Five Clues That Your “Agile” Localization Program Is Really Agile
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Five Clues That Your “Agile” Localization Program Is Really Agile

Five Clues That Your “Agile” Localization Program Is Really Agile

Agile Localization

If you hear “agile” one more time you might be caught rolling your eyes in a meeting (good thing you work remotely). And for a good reason. Agile is one of those words that people throw around without really thinking about what it means.

“Agile” in its broad sense implies flexible, adaptable, fast, and efficient. (Simone Biles is “agile”.) In software development, agile allows you to release updated versions of products multiple times per week, in multiple languages, making it imperative for localization to keep improving its “agility”. Companies have no chance of maintaining such a fast and furious release cycle if they keep those linear, waterfall processes.

But how does agile manifest itself in the localization industry? I’ve come to believe that these five pillars show what successful agile localization looks like.

1. Localization, product, and marketing groups are one team

The best solutions come about when there is a partnership between the client’s product groups, the marketing department, and the vendor’s localization teams. The most agile teams treat the localization folks as if they were part of their own team. (Otherwise you are just throwing things over the fence at each other.)

Invite the localization project manager to meetings where they can hear about project goals, important milestones, issues, and challenges they may be able to help with. Their involvement during planning activities also gives the product team visibility into and understanding of the localization tasks.

2. The localization team helps in the development process

Development teams may not want to worry about localization until “necessary” (which is always too late), so that they can focus on their core work. Product teams don’t always anticipate the impact of a particular task/feature on localization because they aren’t localization specialists. As a consequence, localizability issues are often discovered too late and aren’t fixable without delaying the product release.

When localization engineers are involved early, they can influence design before the product or feature is released — finding and fixing potential localization issues proactively, avoiding bugs before they occur, and saving you time and money.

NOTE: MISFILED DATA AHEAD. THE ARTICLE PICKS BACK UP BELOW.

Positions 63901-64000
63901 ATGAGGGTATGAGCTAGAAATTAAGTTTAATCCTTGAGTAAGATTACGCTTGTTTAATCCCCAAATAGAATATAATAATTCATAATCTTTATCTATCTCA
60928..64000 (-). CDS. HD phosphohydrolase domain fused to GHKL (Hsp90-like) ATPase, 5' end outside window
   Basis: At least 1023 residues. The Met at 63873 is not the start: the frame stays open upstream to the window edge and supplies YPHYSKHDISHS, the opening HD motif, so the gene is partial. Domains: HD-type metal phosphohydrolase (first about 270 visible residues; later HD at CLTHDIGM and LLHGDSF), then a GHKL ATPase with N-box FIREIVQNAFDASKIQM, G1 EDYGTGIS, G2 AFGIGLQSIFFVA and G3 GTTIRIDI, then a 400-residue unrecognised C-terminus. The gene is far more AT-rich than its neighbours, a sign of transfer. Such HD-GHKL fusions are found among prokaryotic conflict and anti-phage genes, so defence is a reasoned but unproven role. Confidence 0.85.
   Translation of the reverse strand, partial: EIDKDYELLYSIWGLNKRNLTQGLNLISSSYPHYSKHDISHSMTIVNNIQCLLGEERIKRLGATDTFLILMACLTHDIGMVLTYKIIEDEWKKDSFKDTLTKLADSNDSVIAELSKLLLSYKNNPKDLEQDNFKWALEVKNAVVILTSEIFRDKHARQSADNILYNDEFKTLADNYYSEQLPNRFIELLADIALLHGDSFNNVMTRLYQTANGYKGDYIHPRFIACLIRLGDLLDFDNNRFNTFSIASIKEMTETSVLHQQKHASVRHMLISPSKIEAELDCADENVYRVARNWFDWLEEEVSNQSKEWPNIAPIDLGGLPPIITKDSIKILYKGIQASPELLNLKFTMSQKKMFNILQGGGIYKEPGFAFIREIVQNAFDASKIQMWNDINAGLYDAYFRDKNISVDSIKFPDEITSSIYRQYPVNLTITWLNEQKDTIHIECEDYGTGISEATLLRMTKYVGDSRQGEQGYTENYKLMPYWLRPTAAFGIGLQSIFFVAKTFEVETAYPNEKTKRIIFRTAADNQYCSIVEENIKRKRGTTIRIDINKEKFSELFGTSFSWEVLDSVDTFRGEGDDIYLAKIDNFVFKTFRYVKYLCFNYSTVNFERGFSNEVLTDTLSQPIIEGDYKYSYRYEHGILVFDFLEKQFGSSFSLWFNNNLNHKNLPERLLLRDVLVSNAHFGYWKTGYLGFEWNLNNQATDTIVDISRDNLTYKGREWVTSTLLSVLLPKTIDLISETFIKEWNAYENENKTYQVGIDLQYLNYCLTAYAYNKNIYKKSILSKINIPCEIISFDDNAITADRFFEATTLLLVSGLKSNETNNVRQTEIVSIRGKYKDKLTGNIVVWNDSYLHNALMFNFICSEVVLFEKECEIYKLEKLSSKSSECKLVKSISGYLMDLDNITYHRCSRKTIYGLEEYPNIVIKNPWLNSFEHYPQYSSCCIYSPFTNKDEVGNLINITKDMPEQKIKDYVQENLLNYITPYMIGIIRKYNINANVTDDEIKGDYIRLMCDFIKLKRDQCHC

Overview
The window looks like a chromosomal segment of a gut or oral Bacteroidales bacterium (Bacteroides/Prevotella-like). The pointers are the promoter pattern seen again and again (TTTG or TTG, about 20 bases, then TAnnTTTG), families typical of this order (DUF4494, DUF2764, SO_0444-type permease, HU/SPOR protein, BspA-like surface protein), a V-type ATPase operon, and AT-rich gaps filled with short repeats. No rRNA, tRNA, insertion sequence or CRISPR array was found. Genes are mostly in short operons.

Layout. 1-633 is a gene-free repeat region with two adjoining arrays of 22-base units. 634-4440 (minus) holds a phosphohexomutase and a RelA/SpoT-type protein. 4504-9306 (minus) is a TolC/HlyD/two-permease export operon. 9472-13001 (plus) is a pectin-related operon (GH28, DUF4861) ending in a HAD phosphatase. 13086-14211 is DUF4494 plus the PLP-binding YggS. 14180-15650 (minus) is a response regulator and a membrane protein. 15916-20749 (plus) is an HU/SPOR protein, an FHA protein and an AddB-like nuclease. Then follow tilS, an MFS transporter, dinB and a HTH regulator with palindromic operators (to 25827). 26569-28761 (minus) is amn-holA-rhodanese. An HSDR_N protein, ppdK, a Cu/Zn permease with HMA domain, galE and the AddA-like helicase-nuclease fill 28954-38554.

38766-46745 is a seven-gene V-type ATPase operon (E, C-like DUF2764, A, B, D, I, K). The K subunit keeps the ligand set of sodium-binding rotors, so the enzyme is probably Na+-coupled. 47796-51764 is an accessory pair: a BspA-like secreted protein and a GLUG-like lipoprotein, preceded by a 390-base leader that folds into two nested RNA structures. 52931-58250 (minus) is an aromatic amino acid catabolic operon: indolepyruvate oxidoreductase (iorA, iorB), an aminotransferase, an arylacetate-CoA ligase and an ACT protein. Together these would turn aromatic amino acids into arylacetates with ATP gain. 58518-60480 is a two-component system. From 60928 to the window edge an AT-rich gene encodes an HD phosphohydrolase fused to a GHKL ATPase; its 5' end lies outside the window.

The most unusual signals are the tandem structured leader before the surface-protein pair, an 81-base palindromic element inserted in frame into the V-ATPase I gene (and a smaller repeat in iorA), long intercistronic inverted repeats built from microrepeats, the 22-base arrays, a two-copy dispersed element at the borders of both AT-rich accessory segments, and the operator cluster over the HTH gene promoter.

3. Reduce and recycle

There are several ways to get more bang out of your buck by reducing the amount of work to be done:

  • Make the best use of past content by recycling previous translations with a Translation Memory.
  • Ditto for legacy English content by using an authoring tool that searches for and plugs in appropriate chunks.
  • Reduce the scope. Are you localizing too much content? Adobe provides a good example in which they were localizing content for the Russian market, but the user groups actually preferred English. Time and money spent on localization was a waste. Do comprehensive market research before you localize all content.

4. Automation

Agile programs automate. You can only go as fast as your slowest component. When your program needs agility, you can’t afford to send translation requests through email, or cut and paste strings from a spreadsheet to a source file. All translation handoffs should be automated and managed through a centralized system.

Even better if the system can connect with various source repositories, provide workflow, automate file preparation and quoting, leverage existing translations across projects and content types, and link to machine translation engines.

5. Centralization

Localization is increasingly becoming a centralized function serving all product and functional teams. Because enterprise localization programs work best when everyone does things the same way, it makes sense to place all people, tools, and processes in one place. You’ll have improved consistency and efficiency — redundancy and duplication are no longer allowed to reign. This allows a localization program to be nimbler and more responsive.

There are other advantages:

  • You might be able to reduce your headcount across the organization — one localization team can be the central point for all project requests.
  • You will achieve better data visibility. A central department will have insight into all projects at once and can track, manage, and report quality, cost, and turnaround time data at the program level. And lastly…
  • You will have power in negotiation. You’re going to get a better deal from LSPs when your company buys services in bulk, rather than in little projects from all over.

Adopting practices from these five areas will take you a long way down the path to agile. Your localization vendor can help you identify barriers to agile localization and put remedies in place. The bottom line is that we are in an era when localization needs to happen at the speed of light, because your product isn’t final until it goes out the door in multiple language at once. To accelerate revenue and fuel growth, achieving agile is mission critical. (See why some enterprises fail.)

For further reading, see here where Moravia discusses why Agile matters to localization and how your company can get lean.

Project and program managers — what other characteristics do you see in a program that’s agile? Enterprises — what else have you done to enable agile?